This may be one of the most personal blogs I have ever written.
I was stunned by Pat Robertson’s recent proclamation that a man is free to divorce his wife if she has Alzheimer’s disease, on the pretense that “She is not there.” I am compelled to respond because if I remain silent, I do a disservice to my family and my father.
You see, my dad went to heaven after suffering from Alzheimer’s for over five years. In the end he recognized no one, and could carry on no meaningful conversation. His every need had to be taken care of by others. He spent much time staring blankly into space.
One of the last times I visited dad, he simply held my hand and ran his rough, work hardened fingers over the face of my watch. “That’s a nice watch,” he said, over and over again. This was the man who survived the Bataan Death March and spent three years as a prisoner of war defending my freedom. This was the man that taught me how to hunt and ride a horse. This was the man loved to take us fishing. The fingers that gently traced the outline of my watch were the same fingers that showed me how to put a worm on a hook.
What would Pat Robertson have done with my dad? Would he have denounced him as a father? Would he have concluded that the Biblical admonition to “Honor your father and mother” only applied to those in excellent mental health. I can only assume from Robertson’s latest proclamation that because my dad’s spirit had been dimmed by this horrible disease I was free to disclaim him as my father, walk away and leave him to fend for himself. After all he “wasn’t there anymore.”
This blog is written with deep empathy for those who have cared for a loved one with Alzheimer’s. I understand the toll this disease takes on caregivers. I saw my mom suffer profoundly as she watched my dad become a shell of the man he had once been. I watched her suffer trying to care for his daily needs and grieve when other caregivers had to be found. Eventually loving professionals were enlisted to take care of dad, but to the end, he was mom’s husband and our father.
I think the following story by an unknown author captures a more compassionate and Biblical scenario than that suggested by Robertson.
It was a busy morning, approximately 8:30 am, when an elderly gentleman, in his 80′s, arrived to have stitches removed from his thumb. He stated that he was in a hurry as he had an appointment at 9:00 am. I took his vital signs and had him take a seat, knowing it would be over an hour before someone would to able to see him.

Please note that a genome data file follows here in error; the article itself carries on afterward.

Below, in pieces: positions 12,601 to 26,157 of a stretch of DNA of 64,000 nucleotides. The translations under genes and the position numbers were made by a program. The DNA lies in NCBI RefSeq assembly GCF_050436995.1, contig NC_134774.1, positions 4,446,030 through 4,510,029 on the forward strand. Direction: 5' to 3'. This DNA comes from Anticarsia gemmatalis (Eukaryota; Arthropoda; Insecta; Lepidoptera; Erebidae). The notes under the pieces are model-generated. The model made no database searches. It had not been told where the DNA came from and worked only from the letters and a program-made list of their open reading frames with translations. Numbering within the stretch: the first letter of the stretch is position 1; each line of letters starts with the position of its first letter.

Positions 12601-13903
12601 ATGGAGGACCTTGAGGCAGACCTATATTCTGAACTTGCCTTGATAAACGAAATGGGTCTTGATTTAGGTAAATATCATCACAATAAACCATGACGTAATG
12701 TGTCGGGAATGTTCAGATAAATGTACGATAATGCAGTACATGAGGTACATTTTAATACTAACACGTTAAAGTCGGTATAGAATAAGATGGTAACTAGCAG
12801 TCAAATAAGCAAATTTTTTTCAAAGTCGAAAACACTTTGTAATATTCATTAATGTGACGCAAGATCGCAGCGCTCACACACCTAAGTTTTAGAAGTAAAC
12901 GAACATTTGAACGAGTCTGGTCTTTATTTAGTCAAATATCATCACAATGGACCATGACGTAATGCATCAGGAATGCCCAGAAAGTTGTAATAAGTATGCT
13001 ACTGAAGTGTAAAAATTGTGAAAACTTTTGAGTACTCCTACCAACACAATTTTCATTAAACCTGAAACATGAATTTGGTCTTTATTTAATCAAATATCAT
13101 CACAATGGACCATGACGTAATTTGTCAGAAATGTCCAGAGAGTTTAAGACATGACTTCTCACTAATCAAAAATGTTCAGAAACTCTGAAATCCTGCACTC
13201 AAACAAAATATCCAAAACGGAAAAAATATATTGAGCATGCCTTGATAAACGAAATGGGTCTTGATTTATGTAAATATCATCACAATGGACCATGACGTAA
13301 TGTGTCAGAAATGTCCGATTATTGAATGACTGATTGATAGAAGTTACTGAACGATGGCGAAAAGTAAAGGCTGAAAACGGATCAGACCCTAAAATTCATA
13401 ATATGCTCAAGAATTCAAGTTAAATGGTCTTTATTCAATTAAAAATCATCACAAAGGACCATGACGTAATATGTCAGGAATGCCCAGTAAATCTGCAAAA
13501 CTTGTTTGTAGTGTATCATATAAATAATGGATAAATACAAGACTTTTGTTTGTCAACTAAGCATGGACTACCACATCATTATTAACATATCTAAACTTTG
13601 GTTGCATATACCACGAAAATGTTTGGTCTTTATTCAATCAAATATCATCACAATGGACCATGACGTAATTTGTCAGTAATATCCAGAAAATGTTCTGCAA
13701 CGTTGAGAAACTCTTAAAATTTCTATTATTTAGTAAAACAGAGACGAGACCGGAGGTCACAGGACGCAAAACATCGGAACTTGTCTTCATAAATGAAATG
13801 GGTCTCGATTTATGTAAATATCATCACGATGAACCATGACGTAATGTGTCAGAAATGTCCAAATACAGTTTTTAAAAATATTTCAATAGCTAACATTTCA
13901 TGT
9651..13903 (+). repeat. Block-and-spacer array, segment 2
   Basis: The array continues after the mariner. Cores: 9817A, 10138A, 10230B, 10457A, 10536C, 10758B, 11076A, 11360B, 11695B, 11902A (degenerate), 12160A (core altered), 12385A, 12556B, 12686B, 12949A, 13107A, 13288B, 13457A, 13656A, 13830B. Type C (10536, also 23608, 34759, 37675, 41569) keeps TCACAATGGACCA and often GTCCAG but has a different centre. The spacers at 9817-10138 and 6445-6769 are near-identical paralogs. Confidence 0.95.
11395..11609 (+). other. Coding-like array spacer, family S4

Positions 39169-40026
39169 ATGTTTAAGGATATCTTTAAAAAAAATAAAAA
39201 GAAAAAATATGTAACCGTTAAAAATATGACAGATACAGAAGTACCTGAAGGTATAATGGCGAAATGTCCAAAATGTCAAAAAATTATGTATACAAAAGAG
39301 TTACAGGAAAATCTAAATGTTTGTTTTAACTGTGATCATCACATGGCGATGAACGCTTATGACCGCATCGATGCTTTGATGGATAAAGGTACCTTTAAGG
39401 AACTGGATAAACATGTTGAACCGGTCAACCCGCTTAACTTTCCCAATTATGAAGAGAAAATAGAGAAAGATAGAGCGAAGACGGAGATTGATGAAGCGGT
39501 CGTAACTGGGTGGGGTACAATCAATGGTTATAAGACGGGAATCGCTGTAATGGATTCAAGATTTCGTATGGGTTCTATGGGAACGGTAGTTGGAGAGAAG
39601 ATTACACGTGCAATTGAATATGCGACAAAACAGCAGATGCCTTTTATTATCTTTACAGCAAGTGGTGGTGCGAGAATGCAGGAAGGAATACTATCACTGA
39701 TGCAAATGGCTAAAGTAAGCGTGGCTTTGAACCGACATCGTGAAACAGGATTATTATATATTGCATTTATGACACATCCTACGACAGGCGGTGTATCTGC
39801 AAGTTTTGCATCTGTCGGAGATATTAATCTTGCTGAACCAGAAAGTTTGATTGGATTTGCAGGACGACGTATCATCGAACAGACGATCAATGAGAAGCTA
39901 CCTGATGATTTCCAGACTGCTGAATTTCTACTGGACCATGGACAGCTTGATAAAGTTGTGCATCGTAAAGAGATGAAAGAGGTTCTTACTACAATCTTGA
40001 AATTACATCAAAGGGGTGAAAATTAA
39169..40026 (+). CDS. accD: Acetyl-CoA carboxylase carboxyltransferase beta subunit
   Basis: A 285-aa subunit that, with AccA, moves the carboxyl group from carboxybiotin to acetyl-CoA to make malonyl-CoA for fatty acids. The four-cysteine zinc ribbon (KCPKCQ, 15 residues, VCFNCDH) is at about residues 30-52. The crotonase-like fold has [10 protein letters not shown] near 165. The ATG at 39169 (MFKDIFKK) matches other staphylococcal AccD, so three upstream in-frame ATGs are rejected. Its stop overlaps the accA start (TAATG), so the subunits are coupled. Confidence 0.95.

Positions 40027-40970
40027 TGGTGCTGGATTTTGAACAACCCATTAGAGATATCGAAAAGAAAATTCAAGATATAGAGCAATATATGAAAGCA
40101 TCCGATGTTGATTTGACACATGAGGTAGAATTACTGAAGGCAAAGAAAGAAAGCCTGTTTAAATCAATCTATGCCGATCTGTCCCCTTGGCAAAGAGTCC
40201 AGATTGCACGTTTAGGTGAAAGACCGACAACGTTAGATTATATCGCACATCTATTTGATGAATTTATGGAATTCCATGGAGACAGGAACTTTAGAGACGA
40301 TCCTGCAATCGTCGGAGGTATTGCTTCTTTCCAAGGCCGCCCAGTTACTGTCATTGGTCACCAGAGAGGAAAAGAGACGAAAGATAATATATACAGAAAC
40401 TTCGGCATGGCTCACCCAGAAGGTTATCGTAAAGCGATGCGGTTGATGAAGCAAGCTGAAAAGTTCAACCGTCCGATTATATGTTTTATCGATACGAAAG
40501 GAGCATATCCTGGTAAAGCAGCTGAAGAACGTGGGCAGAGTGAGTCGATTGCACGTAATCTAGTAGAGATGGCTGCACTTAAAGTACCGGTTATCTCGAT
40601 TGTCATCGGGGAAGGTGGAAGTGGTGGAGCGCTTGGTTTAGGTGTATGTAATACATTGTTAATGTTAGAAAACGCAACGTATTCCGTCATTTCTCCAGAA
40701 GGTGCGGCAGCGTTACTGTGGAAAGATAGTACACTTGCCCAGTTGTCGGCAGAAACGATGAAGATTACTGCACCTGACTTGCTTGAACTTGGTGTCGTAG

I saw him looking at his watch and decided, since I was not busy with another patient, I would evaluate his wound. On exam, it was well healed, so I talked to one of the doctors, got the needed suppclies to remove his sutures and redress his wound.
While taking care of his wound, we began to engage in conversation. I asked him if he had a doctor’s appointment this morning, as he was in such a hurry. The gentleman told me no, that he needed to go to the nursing home to eat breakfast with his wife. I then inquired as to her health. He told me that she had been there for a while and that she was a victim of Alzheimer Disease.
As we talked, and I finished dressing his wound, I asked if she would be worried if he was a bit late. He replied that she no longer knew who he was, that she had not recognized him in five years now.
I was surprised, and asked him. “And you still go every morning, even though she doesn’t know who you are?”
He smiled as he patted my hand and said. “She doesn’t know me, but I still know who she is.” Author Unknown
I am so thankful that no matter what our condition, God still knows who we are. No matter how decrepit or deranged he remembers the price that was paid for our redemption. Because of who He is he will never leave us or forsake us.
Dear friends, If at some future date you find me staring into the distance because this disease has wracked my mind and body. I ask you not to cast me off.
Please visit me.
Hold my hand.
Let me touch your watch and sense from some deep place in my soul that you love me.
I ask you to believe that until I go to heaven and look into the face of Christ………….
I am here!!
Bill Gothard, isolated four “Levels of Friendship”:
2. casual friend
3. close friend and
4. intimate friend
Here is my question: Do our “cyber-friends,” the social network “friends” we have never met, fit in any of these categories? Are they part of another category all together? Are they really friends?
by Ken Davis
Benjamin Franklin is quoted as saying, "Many men die at 25 and aren't buried until they are 75." This book is intended to wake up these people.
Fully Alive uncovers forgotten signs of life in a culture seemingly filled with the opposite. Through action steps that led to his physical, mental, social, and spiritual health, Ken Davis recounts his journey back to the land of the living and the signs of life he found along the way.
The anchoring focus is based on the apostle Paul's quest for life, when he said, "I want to know Christ and the power of his resurrection." A power greater than death is available for what we face today? Who doesn't want a piece of that?
Filled with narrative stories, humor, and practical help, this book is for anyone who wants to live fully and wonders just what that might look like in daily life.
Many people are lurching in the twilight, hoping to sing once again…living lives of quiet desperation, searching in vain for signs of life.
St. Irenaeus said, "The Glory of God is man fully alive." For those who have been sidelined in life, for those tempted to give up, this book screams…Live!